Kinfolk and the Long, Slow Read

kinfolk2Ah, Kinfolk…the epitome of the lifestyle magazine. When it launched in 2011, founded by a quartet of 20-somethings who embodied a lifestyle that’s now emulated on nearly every Pinterest board on the planet, it set a new standard in indie publishing.

Five years on, and Kinfolk is billing itself as bigger and bolder, with a new design.

“Billed as a ‘bigger, bolder Kinfolk’ the US magazine has not only increased in size but added a range of new sections, feature formats and paper stocks inside,” writes Mark Sinclair in Creative Review. “Changes beyond the look and feel of the print title also include a new website by UK studio Six and an editorial board (consisting of designers, architects and theorists), alongside a new office and gallery space in the centre of Copenhagen by Norm Architects.”

The magazine clearly hit a sweet spot in the zeitgeist, and has captivated a strong following of 80,000 paid subscribers. The publishing team aims to advocate “slow living,” and offer a “peaceful place for readers” as an alternative to the digitally frenzied world we all inhabit. Ironically, it’s found enormous success on those very digital channels and launched a slew of similar intentionally folksy imitators.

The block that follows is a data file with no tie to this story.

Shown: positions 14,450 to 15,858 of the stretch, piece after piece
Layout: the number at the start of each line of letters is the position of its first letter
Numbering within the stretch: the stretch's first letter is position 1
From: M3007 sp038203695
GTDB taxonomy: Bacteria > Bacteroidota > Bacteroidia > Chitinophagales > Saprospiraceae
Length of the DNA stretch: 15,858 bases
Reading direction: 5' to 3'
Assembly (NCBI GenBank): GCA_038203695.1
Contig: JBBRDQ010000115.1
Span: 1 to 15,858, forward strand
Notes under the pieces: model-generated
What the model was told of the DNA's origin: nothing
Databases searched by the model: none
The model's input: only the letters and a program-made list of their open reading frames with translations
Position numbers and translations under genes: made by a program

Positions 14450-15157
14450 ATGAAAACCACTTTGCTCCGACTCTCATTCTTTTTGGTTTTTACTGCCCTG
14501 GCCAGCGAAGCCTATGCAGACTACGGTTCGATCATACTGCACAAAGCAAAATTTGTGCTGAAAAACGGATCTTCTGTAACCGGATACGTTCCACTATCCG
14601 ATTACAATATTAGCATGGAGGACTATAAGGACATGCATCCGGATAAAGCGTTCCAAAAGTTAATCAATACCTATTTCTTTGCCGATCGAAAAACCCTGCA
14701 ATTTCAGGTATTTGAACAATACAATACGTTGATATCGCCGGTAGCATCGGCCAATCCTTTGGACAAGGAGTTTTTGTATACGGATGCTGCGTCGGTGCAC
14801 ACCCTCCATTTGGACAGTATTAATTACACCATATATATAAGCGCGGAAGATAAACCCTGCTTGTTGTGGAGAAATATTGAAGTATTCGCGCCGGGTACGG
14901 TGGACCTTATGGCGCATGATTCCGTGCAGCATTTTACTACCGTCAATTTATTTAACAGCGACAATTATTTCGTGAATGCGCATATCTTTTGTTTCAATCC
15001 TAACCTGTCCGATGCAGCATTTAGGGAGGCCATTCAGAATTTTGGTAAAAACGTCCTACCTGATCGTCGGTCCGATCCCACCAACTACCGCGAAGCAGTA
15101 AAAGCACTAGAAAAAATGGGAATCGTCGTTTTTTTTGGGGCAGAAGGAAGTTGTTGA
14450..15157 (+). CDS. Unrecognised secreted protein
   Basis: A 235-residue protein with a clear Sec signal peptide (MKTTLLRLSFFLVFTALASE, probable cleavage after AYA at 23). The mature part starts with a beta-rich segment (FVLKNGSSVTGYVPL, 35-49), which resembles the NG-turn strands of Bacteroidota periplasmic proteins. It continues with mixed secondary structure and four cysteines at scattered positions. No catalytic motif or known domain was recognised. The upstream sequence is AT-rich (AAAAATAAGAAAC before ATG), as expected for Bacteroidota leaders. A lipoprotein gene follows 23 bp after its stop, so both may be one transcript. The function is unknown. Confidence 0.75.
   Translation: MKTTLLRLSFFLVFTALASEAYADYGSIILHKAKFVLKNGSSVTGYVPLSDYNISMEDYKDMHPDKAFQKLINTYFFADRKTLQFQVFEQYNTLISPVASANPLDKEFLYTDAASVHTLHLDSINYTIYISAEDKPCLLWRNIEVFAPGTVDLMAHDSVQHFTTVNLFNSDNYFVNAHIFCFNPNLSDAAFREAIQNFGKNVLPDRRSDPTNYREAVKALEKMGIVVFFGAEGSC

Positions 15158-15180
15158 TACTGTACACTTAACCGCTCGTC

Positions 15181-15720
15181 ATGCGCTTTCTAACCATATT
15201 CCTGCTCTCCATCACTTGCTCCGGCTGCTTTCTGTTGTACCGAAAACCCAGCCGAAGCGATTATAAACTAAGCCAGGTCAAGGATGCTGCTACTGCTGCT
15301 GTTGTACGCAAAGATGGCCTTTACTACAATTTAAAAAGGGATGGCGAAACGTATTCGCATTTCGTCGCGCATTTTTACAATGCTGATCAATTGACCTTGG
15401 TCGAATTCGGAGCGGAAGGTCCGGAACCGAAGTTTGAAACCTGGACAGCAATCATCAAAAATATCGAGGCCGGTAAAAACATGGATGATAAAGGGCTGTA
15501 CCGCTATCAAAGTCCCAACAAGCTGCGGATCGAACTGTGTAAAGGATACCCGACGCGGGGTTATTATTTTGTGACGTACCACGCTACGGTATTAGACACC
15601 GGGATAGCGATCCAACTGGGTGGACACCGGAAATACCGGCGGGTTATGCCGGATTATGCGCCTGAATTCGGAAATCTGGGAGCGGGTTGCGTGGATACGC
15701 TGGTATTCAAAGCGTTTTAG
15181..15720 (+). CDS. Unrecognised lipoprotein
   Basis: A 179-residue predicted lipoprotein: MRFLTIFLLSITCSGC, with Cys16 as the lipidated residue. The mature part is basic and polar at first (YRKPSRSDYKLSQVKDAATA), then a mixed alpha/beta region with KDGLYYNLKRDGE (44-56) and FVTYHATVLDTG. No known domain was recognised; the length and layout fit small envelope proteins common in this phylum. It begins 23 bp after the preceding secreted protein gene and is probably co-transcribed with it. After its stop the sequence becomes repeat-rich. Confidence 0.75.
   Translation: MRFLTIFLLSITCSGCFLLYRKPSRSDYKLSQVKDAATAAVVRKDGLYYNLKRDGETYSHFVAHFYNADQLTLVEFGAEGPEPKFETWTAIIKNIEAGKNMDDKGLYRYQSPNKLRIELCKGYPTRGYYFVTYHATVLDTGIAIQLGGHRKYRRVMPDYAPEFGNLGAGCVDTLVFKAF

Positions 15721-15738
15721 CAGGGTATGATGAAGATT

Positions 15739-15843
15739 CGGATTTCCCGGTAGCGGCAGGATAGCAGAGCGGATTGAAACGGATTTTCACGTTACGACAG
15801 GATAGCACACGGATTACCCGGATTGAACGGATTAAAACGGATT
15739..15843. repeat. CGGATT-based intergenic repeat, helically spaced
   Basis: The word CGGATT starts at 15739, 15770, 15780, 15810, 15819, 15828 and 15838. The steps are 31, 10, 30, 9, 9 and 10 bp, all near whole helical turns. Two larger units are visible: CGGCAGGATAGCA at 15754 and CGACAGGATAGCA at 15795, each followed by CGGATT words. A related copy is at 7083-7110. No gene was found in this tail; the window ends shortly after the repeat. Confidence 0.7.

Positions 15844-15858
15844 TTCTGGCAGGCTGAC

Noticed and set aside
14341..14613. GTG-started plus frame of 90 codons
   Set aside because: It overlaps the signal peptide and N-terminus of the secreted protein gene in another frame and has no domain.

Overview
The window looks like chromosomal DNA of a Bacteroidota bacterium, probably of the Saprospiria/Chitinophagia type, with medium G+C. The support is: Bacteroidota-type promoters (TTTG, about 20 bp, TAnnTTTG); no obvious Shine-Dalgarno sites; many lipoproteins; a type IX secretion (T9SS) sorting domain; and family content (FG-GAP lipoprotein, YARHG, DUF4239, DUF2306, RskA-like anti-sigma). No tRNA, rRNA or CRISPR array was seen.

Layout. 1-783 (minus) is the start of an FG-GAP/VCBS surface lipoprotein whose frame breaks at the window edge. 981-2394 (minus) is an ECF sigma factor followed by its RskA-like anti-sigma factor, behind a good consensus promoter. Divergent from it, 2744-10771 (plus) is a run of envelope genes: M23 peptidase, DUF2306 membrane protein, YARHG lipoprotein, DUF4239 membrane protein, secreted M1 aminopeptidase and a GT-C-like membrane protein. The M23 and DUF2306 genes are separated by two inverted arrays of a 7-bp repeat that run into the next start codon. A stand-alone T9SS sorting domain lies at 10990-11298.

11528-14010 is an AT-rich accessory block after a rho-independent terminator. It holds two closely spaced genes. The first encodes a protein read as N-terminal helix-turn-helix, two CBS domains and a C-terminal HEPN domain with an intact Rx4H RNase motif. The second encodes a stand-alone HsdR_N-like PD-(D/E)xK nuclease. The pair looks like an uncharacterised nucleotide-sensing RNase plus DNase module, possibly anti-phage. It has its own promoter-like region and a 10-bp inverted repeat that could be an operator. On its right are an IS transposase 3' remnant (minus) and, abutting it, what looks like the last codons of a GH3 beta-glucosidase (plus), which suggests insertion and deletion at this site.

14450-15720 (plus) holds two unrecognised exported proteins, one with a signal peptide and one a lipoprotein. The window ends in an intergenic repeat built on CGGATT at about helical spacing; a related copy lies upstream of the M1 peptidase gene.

And that’s just fine with the publishers.

“There have been many imitators, but most of them are no longer around or publishing with such infrequency they’re barely a blip on my radar,” notes co-founder Steven Gregor.

“To my mind, it’s one of a handful of indie magazines that deserve continued recognition and praise. Kinfolk represents the very best – and most successful – of indie magazines. It’s a true indie publishing success story,” Gregor continues.

To be sure, Kinfolk has its detractors, including Tim Murphy of the New York Times who stated Portland “may be out-twee’d itself.”  The brand has come under fire for what the publishers calls an “unintentional” lack of diversity in its models, and is often parodied for the somewhat unrealistic lifestyle it aims to portray.

Still, for many, it’s a far more realistic life than what’s portrayed in the high fashion or luxury magazine world, with its $5,000 purses and 4” heels.

Perhaps that’s why it works; this is a lifestyle many of its readers not only want to live, but can actually achieve on some level. As a lifestyle enabler, Kinfolk is knocking its flannelled-covered self out of the park.